Matthew Ritchie artwork

Matthew Ritchie artwork

Concept Matthew Ritchie

Concept Matthew Ritchie

The Morning Line sculpture ARUP AGU Sevilla water.jpg
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The Morning Line sculpture ARUP AGU computer.jpg
The Morning Line sculpture ARUP AGU computer model.jpg
The Morning Line sculpture ARUP AGU physical model.jpg
The Morning Line sculpture ARUP AGU calculation 01.jpg
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The morning line


Project: ‘The Morning Line’ installation

Location: Sevilla, Vienna, Istanbul

Date: 2009

Artist/Architects/Engineer collaboration: Matthew Ritchie with architects Aranda\Lasch and Arup AGU Advanced Geometry Unit

Type: Installation/ Pavilion

Size: 8 meter high and 20 meter long frame

Stage: Built


The Morning Line is an experimental project by Matthew Ritchie designed with the architects Aranda\Lasch and
Arup AGU.


“Not light, but darkness visible. This project proposes a ruin from the future, a new type of structure whose function can only be inferred not just by using it but by reading it. Combining science, art, architecture, music and film an architectural language that directly expresses its content through its structure. An anti-pavilion, not an enclosure, but an opening of space, a conversion of place into language.”

                                                  Matthew Ritchie


The Morning Line is the corner stone of the 3rd BienalInternacional de Arte Contemporáneo de Sevilla, built of 17 tons of coated aluminum is an intersection for information from various fields, such as art, music, architecture, engineering, mathematics, physics, cosmology and technology.


Built from an idealized ‘universal bit’ that can be reconfigured in to multiple architectural forms, The Morning Line uses fractal cycles to build a model of the universe that scales up and down.


The geometric-structural system, based on the Truncated Tetrahedronon (Tetrablock), that can grow and expand at different scales creating architectural space and proposed mapping Ritchie’s drawings on the faces of the Tetrablock to create a true “three-dimensional painting”.


The Morning Line consists of a three dimensional spatial network with a hierarchical crystalline organization of truncated tetrahedral blocks (Tetrablocks), which act as rigid self-contained units of a rigid structural framework. From the fractal nature of the Tetrablock geometry derives a rational hierarchical structure of four generation blocks, which can be assembled on site following very simple sequencing rules (gen1,2,3 and 4).


The primary structure is composed of gen2 blocks, measuring about 2.5m in size and weighing 400kg each. The gen3 and gen4 blocks, respectively 1m and 350mm in size, form secondary and tertiary extensions of the gen2 structural backbone, forming arches, branches and canopies. Gen1 is composed of individual surfaces of a 6.5m large truncated tetrahedral block. These surfaces unfold into gen1, 2, 3 and 4 floor patterns. Gen2 consists of 32 gen2 Tetrablocks, each with 8 faces: 4 hexagonal and 4 triangular.


When all the Tetrablocks are assembled The Morning Line is a fully braced structure of slender surface patterns, consisting of high strength aluminum plates, grade 5083, creating a complex flexible network. These profile-cut aluminum plates provide the main structural loadpaths transferring gravity and lateral wind loads through 6 arching supports to the ground. The patterns are based on artistic drawings by Matthew Ritchie, intuitively mapped on the faces of the Tetrablocks.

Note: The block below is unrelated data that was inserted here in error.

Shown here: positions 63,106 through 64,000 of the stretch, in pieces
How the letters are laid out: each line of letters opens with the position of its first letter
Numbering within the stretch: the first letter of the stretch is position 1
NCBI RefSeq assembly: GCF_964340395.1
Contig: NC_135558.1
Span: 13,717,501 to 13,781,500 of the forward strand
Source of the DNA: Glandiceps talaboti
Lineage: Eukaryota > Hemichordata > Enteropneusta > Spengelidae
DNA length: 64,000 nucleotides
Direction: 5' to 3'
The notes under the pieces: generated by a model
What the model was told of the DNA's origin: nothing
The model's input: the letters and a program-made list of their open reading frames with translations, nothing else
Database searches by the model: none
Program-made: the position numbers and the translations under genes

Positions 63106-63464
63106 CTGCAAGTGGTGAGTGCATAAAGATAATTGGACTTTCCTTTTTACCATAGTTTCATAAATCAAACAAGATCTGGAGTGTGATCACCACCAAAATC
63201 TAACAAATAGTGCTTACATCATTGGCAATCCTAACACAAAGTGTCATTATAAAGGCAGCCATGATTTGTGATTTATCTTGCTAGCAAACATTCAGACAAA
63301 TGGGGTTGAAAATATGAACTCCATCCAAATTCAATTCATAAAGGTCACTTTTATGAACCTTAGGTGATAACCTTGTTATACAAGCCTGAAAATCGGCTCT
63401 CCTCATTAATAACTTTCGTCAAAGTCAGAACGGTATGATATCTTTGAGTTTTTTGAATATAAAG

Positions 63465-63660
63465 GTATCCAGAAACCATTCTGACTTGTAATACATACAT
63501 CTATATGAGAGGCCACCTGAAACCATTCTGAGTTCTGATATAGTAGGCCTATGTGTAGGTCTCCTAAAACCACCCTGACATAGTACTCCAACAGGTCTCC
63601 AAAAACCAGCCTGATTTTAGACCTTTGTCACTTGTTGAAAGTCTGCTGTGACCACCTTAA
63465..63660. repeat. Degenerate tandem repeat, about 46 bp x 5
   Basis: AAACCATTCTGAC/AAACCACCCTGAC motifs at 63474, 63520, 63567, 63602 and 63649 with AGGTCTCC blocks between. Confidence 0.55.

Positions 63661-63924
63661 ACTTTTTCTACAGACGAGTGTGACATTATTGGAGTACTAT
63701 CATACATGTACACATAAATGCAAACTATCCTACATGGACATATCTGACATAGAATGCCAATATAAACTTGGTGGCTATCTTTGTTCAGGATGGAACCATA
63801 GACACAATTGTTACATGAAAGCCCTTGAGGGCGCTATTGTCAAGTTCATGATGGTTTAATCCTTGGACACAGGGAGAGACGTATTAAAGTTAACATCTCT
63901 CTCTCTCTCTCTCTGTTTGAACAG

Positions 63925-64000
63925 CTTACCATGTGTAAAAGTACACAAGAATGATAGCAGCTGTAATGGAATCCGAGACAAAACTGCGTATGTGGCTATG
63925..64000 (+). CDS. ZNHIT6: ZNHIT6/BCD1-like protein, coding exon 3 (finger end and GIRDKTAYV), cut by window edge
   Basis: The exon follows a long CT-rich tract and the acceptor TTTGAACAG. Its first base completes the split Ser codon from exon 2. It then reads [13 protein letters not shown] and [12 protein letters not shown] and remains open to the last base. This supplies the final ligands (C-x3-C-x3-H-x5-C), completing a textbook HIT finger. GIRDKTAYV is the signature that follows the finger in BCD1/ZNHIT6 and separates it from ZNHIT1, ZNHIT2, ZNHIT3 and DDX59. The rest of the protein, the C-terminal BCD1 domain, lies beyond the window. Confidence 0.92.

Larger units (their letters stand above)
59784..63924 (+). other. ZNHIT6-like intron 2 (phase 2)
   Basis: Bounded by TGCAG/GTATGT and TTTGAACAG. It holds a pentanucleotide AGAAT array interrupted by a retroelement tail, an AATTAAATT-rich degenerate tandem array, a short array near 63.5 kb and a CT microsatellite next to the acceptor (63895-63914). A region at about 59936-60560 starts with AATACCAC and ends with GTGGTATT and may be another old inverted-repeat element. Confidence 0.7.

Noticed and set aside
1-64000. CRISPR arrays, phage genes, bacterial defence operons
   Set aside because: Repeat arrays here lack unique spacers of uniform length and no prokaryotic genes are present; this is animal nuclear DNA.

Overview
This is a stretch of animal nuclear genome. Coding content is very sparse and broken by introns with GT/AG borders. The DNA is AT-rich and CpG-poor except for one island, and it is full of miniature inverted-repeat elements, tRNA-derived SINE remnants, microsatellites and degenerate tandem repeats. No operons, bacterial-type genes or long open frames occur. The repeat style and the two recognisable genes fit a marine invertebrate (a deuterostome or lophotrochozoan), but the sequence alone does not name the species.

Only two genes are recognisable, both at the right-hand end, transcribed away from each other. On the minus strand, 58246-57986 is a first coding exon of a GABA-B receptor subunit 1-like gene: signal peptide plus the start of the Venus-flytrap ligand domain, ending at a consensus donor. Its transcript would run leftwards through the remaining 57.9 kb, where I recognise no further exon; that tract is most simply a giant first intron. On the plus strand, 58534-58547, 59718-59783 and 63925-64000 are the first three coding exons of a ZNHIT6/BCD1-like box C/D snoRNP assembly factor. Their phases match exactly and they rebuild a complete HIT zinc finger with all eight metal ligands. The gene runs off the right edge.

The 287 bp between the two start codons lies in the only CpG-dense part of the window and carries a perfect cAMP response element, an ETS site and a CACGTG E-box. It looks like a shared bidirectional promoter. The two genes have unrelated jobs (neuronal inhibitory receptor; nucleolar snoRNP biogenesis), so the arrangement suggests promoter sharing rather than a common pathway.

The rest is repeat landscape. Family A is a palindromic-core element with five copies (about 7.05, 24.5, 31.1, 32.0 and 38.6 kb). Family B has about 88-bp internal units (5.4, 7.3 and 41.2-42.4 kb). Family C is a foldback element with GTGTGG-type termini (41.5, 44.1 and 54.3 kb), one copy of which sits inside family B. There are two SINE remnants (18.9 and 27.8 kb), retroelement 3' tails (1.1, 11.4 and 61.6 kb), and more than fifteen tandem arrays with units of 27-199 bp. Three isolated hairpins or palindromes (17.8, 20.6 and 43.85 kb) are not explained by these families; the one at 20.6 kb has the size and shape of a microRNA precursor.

To simulate their correct stiffness and structural behavior, each pattern was modeled into a global 3D structural finite element model. This was run through a non-linear buckling analysis, which allowed to optimise its geometric configuration and thickness, strengthening the main load paths and critical connections. The global and local buckling behavior of every plate is modeled to verify the stability of the structure in the critical load cases. The basic principles of buckling of thin plates had to be employed, rather than standard codes of practice because of unique and non-standard nature of the structure.


A special detail was devised at the foot of each base Tetrablock to allow the structure to accommodate elastic deformations without producing high concentrated stresses in the aluminum plates closer to the ground. This detail also allows the structure to be supported on a minimal footprint of only 6 points.


The whole installation is a traveling structure in aluminum, designed to be transportable and rebuildable. The gen3 and 4 blocks are fabricated as single unfolded profiled plates and then folded and welded along the free edges to generate complete rigid Tetrablocks. These are prefabricated off site and transported as complete units. On the other hand, the larger gen2 blocks are designed with bolted connections so that the so that they can be taken apart and transported easily and efficiently.


The choice of aluminum is mainly driven by the need to reduce weigh, and facilitate packaging, transport and construction. Each component of the structure can be stacked, transported and erected easily by 2 persons. The Morning Line is completely modular and transported and re-erected in different successive venues, it can be reconfigured, expanded or redesigned in multiple different ways.


All pictures copyright Matthew Ritchie, Aranda\Lasch and Arup AGU